Doorgaan met het lezen van “Gabriel García Márquez, Günter Kunert, Clark Accord, Elizabeth Barrett Browning, Stéphane Hoffmann, Michelangelo”

Teru Miyamoto, Nicolas Bouvier, Jan Kjærstad, Michelangelo

De Japanse schrijver Teru Miyamoto werd geboren op 6 maart 1947 in Kobe. Zie ook alle tags voor Tery Miyamoto op dit blog.

 

Uit: Kinshu: Autumn Brocade (Vertaald door Roger K Thomas)

„He divides his time equally between Kôroen and the Aoyama condominium. Around the beginning of October, when the company car came to pick him up, he lost his footing going down the stone staircase in front of the condominium and injured his ankle badly-a hairline fracture and a good deal of swelling, which left him unable to walk. In a panic, I jumped on the Shinkansen bullet train with Kiyotaka and rushed to see him. No sooner had he lost his mobility than he became difficult to deal with. He disliked the fussy way Ikuko looked after him, and telephoned for me to come over though I had just left. Thinking that it might turn out to be a long stay, I had no choice but to take Kiyotaka along. As soon as Father saw our faces he calmed down. Perhaps worrying about the house in Kôroen, he perversely started to say that we should go back right away. I didn’t know whether to be amazed or amused by his willfulness. Entrusting him to the care of Ikuko and Okabe, his secretary, I decided to return to Kôroen and left for Tokyo Station with Kiyotaka.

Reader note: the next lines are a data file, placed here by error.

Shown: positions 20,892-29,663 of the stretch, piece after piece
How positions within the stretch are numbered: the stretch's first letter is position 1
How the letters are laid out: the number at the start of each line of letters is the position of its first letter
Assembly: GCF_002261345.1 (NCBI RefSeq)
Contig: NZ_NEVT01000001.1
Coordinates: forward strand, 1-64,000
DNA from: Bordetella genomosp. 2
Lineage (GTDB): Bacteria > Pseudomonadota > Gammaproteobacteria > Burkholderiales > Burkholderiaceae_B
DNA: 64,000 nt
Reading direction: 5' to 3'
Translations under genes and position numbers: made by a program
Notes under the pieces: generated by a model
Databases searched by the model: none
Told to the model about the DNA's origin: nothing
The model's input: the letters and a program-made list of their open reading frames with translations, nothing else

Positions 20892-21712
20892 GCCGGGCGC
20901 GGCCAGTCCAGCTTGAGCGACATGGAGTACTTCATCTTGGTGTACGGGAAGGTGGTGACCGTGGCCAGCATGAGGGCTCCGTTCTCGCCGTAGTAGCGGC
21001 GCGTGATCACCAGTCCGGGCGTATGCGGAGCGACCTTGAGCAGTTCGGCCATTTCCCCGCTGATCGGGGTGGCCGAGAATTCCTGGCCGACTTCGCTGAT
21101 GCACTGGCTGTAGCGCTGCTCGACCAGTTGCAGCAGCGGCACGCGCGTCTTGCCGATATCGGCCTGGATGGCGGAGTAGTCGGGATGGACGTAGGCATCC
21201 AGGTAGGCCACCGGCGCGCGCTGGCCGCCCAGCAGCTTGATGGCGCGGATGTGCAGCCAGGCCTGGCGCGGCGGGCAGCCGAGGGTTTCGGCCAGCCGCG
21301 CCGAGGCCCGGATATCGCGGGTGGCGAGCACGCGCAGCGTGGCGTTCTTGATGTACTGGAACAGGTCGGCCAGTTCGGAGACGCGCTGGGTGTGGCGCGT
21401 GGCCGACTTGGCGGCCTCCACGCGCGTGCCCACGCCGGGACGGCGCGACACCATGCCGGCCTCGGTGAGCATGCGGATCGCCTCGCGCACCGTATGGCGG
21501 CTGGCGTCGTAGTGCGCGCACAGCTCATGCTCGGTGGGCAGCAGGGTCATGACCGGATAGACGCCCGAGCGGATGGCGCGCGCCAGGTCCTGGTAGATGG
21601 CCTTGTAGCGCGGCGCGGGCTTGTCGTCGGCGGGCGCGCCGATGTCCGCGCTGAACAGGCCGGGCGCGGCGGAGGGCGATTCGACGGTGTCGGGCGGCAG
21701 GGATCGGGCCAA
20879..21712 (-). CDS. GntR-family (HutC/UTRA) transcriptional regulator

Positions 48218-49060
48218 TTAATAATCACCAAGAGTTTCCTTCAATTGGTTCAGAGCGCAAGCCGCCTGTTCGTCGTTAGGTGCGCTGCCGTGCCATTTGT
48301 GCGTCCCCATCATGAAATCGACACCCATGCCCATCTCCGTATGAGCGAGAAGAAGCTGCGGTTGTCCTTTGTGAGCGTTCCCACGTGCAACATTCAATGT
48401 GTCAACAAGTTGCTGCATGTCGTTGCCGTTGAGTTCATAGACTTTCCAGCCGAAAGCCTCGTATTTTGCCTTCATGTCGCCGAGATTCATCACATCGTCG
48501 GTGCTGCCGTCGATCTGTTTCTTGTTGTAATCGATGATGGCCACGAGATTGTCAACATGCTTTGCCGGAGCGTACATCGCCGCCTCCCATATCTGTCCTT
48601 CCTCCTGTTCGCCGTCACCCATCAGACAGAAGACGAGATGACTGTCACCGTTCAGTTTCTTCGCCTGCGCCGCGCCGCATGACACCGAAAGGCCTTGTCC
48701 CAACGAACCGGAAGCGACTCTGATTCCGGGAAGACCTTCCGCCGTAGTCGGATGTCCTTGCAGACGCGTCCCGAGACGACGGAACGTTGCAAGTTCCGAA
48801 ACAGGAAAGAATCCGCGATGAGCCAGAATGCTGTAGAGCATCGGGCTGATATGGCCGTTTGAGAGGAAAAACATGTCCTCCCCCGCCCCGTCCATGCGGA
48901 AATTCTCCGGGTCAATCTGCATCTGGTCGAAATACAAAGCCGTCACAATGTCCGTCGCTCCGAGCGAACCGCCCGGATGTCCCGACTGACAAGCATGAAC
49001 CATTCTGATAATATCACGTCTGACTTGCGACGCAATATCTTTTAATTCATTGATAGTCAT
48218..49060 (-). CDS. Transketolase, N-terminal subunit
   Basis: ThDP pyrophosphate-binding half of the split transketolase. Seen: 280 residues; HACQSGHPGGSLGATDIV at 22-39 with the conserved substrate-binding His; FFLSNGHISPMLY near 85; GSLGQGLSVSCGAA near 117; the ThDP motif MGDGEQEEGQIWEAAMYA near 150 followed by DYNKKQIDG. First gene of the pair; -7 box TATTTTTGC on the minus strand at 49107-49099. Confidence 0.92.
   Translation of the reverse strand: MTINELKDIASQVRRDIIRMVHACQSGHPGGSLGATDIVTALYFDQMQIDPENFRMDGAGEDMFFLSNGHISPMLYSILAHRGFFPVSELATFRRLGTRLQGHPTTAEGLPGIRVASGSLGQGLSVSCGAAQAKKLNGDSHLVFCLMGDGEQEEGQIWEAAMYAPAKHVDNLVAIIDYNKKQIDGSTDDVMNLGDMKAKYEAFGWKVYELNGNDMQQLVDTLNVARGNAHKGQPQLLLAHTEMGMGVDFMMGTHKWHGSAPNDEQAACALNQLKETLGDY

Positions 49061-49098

It was there that I saw a travel poster for Mount Zaô.The large photograph was filled with the spreading branches of brightly colored trees in autumn. I had always associated Zaô with its ice-covered trees in winter, and I stood in the Tokyo Station concourse imagining how these trees-which would become pillars of ice, but were now brilliant with autumn foliage-would look swaying in the breeze under a star-studded night sky. For some reason, I felt an irresistible urge to let my handicapped child experience the invigorating mountains and see all the stars. When I told Kiyotaka this, his eyes brightened and he begged me to take him there. Although it seemed too much of an adventure for the two of us, we went to a travel agent inside the station and bought train tickets to Yamagata. Then we made reservations at an inn at Zaô. Hot Spring, and tried to reserve return seats on a flight from Sendai to Osaka Airport. No seats were available, though, and we had to change our plans and stay an extra night at either Zaô or Sendai before our return flight. I decided to stay two nights at Zaô so we headed for Ueno Station to catch the tram there. If we had stayed only one night at Zaô. I would not have run into you. It all seems very strange to me now.“

 

Teru Miyamoto (Kobe, 6 maart 1947)

Doorgaan met het lezen van “Teru Miyamoto, Nicolas Bouvier, Jan Kjærstad, Michelangelo”